In addition to whom the bill would protect, it also adjusts where the victims are eligible for protection. In its current form, H.R. 1913 would overturn a prior rule that the victim of a hate crime had to be attacked while they were "engaged in a federally protected activity." Under the new language, Washington can intervene in just about any local or state crime. Because the bill doesn't define the term "sexual orientation," some fear that pedophiles and practitioners of other bizarre sexual fetishes would try to claim protection under it. Democrats refused to amend the bill to explicitly exclude such "orientations." If convicted, any American found guilty of a hate crime would face punishment above and beyond the original offense.
            Rep. Virginia Foxx (R-N.C.) tried to point out the ridiculousness of this caste system on the House floor yesterday. To the disgust of the homosexual crowd, she even took on the bill's "martyr," Matthew Shepard, whom the Left holds up as an example of why federal hate crimes legislation is necessary. "The hate crimes bill that's called the Matthew Shepard Bill is named after a very unfortunate incident that happened where a young man was killed, but we now know that that young man was killed in the commitment of a robbery. It wasn't because he was gay..."
            Rep. Foxx was referring to statements made to ABC's 20/20 by the local authorities, who investigated the crime and stated that Shepard's death was actually the result of his drug use--not his homosexuality.
            Since yesterday, Foxx has been publicly skewered for her comments, largely by homosexuals who want desperately to bury the truth about that crime so that Shepard's story can be used to galvanize support for their push to silence dissent from their agenda. The Left certainly has a right to their "feelings" but they don't have a right to their own "facts".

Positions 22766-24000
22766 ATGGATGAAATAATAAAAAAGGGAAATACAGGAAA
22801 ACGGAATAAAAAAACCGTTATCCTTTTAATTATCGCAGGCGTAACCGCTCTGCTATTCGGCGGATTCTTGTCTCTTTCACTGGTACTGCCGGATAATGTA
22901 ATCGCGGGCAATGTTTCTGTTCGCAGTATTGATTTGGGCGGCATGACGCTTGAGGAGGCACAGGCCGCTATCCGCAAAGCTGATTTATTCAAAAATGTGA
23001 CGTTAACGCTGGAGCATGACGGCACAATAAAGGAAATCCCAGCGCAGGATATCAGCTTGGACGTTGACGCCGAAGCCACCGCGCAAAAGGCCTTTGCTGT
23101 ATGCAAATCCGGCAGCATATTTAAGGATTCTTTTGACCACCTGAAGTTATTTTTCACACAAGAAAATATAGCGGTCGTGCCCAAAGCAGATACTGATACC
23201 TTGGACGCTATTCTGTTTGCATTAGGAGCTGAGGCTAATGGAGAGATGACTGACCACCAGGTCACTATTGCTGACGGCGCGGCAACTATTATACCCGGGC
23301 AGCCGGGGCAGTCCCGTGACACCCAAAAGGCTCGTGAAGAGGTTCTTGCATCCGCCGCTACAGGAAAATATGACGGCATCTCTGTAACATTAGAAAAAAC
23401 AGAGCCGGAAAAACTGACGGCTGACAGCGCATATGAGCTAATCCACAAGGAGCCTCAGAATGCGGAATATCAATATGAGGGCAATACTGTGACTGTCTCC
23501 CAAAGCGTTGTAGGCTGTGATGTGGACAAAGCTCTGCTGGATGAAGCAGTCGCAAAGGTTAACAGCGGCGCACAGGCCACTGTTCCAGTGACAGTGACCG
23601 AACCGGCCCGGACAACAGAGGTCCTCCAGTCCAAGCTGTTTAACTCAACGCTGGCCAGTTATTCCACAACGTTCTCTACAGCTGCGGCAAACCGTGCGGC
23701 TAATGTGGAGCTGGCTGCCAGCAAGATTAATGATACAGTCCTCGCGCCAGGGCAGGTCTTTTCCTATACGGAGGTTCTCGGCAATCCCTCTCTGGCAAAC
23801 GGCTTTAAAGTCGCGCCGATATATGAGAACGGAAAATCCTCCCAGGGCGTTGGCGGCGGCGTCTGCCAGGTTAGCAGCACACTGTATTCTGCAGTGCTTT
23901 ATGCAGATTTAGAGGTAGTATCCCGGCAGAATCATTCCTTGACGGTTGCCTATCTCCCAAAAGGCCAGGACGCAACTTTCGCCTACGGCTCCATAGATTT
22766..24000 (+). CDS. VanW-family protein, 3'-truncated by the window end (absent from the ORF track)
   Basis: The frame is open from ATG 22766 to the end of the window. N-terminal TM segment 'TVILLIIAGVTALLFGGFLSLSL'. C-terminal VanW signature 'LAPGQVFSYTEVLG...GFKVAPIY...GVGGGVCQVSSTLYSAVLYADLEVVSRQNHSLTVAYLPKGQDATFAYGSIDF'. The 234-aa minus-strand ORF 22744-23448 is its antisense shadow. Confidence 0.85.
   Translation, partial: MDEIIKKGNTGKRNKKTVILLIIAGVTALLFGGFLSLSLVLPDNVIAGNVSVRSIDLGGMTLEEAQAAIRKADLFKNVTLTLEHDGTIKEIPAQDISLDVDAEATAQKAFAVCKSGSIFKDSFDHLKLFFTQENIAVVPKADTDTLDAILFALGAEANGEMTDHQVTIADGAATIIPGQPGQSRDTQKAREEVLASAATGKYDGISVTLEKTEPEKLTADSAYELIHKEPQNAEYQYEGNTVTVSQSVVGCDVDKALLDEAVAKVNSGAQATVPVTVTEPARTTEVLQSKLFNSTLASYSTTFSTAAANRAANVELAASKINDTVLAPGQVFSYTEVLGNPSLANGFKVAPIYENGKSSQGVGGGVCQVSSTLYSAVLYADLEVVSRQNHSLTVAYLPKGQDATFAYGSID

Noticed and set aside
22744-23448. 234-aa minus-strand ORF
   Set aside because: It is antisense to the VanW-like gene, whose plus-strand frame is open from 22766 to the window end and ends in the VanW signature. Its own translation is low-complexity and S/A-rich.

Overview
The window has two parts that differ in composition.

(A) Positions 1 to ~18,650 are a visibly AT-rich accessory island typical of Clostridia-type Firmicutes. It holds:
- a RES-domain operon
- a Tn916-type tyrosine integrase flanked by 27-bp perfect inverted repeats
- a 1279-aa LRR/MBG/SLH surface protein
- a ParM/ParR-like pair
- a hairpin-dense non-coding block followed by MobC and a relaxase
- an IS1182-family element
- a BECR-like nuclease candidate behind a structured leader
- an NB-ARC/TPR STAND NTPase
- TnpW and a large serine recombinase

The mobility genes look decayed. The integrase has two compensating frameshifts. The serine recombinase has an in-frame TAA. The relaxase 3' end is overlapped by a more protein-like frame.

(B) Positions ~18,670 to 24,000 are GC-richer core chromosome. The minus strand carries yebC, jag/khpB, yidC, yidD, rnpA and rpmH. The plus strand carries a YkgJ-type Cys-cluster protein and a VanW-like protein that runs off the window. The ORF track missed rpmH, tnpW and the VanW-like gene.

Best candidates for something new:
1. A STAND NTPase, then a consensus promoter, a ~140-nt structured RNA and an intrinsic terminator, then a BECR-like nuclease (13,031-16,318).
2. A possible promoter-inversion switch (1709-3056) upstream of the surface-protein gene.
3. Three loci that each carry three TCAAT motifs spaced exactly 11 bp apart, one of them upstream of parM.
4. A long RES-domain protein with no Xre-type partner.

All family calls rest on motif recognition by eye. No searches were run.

Foxx and Rep. Louie Gohmert (R-Texas), deserve credit for their opposition to H.R. 1913 during yesterday's debate. To see how your representative voted, click here. Also, stop by to sign our petition and to watch FRC's video on where this type of legislation will lead, "Censoring the Church and Silencing Christians."
512-523Dudley Rutherford, senior pastor of the 10,000-member Shepherd of the Hills Church in Porter Ranch (, who's heard on KKLA Sunday's at 9:00am, weighs in on the California Supreme Court decision defending Christian schools and the Hate Crimes Bill that passed the House Wednesday.  BTW, Shepherd will be hosting the National Day of Prayer beginning at 7:00am, with breakfast and the tickets are $12.00.
528-538Frank Wright, president of the National Religious Broadcasters (, reacts to the House passing the Hate Crimes Bill.  And, he weighs in on the Performance Tax.  To register your opposition, go right now to
, or just click the banner at the top of
, to send a letter to President Obama, Senators Boxer and Feinstein, and your congressman.  As of today, the effort to stop the Performance Tax, known as the Local Radio Freedom Act has 181 of the 218 necessary co-sponsors in the House.